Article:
3SC Chair’s Blog: Update on 3SC
At last the sunshine has arrived and I’ve noticed that people on the streets are more relaxed, and even smiling. It’s a welcome relief after what seems like months of gloomy weather.
Here at 3SC we are also relaxing into our new offices, our new website, and are looking forward to publishing our first Position Paper, on public sector contracting to be formally launched at our House of Commons event on May 22nd 2018.
We are continuing our membership drive, not just because we want to get bigger – for us, there’s no special kudos attached simply to being big.
Our rationale for enlarging our network is to have more muscle to push forward our agenda for change that benefits the common interests of society – better education, better affordable housing, better safety on the streets, a better deal for the unemployed and the disabled.
On the issue of affordable housing the gulf between income and affordability is truly staggering. This is a serious social problem that affects more or less everywhere. I read this week that to buy a property in Cambridge, for example, now takes more than 10 times the average salary. Cambridge is not just a centre of international academic excellence; it’s also one of the UK’s technical and scientific hot-spots. How are these new (and old) centres of excellence going to attract and retain the brightest if it’s impossible to afford a home?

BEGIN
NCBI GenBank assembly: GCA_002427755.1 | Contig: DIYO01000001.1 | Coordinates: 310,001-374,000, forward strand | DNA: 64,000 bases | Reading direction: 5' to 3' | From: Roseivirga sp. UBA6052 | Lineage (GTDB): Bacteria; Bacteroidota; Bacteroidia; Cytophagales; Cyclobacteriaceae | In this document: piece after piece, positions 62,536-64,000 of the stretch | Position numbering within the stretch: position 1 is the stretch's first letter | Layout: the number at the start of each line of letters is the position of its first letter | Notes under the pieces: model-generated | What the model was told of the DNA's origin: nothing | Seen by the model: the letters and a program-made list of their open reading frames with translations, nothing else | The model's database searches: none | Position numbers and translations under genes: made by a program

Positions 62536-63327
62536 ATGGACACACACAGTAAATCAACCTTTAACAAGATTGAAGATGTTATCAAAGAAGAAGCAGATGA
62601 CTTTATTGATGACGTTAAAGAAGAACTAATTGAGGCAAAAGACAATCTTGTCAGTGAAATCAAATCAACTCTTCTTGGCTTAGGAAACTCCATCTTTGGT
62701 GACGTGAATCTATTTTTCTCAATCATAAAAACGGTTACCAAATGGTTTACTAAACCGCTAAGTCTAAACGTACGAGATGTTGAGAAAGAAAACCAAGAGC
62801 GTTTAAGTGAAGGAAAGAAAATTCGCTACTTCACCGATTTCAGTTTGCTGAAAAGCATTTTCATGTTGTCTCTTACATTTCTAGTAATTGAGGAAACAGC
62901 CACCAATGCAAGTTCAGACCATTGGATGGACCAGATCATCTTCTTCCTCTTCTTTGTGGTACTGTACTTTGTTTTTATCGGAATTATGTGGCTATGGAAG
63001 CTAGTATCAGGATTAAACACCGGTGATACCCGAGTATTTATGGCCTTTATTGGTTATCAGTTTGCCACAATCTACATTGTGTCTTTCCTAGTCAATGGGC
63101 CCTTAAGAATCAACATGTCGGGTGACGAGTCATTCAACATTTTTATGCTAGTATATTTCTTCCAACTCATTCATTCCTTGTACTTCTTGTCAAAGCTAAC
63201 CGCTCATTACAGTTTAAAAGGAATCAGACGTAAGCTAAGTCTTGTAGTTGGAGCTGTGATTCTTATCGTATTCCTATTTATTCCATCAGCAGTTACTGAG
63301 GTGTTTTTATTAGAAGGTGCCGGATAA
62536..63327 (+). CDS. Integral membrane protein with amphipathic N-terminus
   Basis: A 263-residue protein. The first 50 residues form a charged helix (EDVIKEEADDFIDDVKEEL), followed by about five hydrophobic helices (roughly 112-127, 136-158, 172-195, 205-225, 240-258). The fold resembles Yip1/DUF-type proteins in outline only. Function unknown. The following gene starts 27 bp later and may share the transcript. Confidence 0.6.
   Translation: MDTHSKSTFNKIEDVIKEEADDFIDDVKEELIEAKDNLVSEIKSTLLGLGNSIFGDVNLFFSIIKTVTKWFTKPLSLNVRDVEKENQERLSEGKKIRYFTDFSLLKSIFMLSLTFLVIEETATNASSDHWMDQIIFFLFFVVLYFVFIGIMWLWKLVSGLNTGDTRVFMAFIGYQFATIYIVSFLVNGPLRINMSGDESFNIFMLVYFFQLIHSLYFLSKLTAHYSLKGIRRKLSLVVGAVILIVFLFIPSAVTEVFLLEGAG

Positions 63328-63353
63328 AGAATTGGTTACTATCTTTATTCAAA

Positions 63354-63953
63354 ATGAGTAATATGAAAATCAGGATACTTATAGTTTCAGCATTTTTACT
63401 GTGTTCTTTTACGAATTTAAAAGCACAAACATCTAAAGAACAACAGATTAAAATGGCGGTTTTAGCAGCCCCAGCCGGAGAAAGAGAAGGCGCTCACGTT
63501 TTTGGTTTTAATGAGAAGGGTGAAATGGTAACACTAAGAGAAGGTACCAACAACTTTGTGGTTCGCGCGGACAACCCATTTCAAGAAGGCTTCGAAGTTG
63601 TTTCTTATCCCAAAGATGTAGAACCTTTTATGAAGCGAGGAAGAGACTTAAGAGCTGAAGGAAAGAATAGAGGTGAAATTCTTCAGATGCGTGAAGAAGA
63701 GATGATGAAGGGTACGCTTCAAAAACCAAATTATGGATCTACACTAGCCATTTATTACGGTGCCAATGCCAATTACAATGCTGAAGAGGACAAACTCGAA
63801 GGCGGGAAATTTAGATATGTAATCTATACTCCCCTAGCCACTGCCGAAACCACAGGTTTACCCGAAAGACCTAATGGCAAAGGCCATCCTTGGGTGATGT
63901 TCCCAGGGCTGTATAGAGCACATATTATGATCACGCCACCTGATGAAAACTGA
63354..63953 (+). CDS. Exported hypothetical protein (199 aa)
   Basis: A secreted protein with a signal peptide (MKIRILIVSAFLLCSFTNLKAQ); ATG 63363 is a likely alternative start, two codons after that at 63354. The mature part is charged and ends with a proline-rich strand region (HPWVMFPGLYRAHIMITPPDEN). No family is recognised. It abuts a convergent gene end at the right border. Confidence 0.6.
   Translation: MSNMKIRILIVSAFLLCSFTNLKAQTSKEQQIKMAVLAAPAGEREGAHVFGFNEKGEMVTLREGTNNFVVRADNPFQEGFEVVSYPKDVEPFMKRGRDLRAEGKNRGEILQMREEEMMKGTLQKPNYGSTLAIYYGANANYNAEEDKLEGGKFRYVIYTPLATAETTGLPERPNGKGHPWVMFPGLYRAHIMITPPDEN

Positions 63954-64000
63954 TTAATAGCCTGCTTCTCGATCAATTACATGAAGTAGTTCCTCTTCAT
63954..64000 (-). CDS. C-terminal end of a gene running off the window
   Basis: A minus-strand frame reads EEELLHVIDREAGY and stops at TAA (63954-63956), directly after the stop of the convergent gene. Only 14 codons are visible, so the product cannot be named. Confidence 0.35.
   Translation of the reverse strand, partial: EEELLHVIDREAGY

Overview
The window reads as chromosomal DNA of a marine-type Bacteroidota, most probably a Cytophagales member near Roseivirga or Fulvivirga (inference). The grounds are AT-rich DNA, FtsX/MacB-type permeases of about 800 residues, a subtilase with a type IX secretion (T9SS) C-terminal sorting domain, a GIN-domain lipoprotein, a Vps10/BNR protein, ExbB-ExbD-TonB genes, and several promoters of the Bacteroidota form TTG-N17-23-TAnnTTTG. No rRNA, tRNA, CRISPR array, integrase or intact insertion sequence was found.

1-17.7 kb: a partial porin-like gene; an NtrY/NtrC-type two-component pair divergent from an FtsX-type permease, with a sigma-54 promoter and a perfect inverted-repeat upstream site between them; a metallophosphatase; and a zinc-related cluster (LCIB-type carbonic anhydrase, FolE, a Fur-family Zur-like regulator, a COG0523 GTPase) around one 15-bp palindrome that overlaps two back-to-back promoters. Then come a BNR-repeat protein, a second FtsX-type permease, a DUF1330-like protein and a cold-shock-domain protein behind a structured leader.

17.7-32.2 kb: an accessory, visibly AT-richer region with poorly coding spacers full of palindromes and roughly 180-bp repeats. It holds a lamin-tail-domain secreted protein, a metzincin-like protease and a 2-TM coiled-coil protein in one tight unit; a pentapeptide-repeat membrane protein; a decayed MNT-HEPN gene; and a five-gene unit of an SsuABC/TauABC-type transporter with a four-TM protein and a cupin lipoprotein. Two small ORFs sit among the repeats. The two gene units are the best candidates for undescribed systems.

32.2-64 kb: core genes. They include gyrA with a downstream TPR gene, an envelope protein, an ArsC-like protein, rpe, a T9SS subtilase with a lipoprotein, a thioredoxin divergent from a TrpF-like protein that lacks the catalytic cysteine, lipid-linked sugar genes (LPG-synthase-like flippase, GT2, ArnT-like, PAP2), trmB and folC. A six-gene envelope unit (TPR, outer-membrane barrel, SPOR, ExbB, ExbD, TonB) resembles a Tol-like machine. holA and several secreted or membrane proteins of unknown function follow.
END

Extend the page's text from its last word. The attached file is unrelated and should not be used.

The Labour Party has just published a Green Paper on affordable housing which in essence promises to link the definition of affordability to a person’s income. The housing-affordability problem isn’t going to be settled in a hurry and we can expect the debate on what to do and how to fix it to intensify. I don’t pretend to have any easy solutions. But one thing is sure: the wide gap between what people earn and what they can afford to buy is socially extremely damaging, and needs to change if we are to repair some of the divisions in our society.
John Swinney, Chair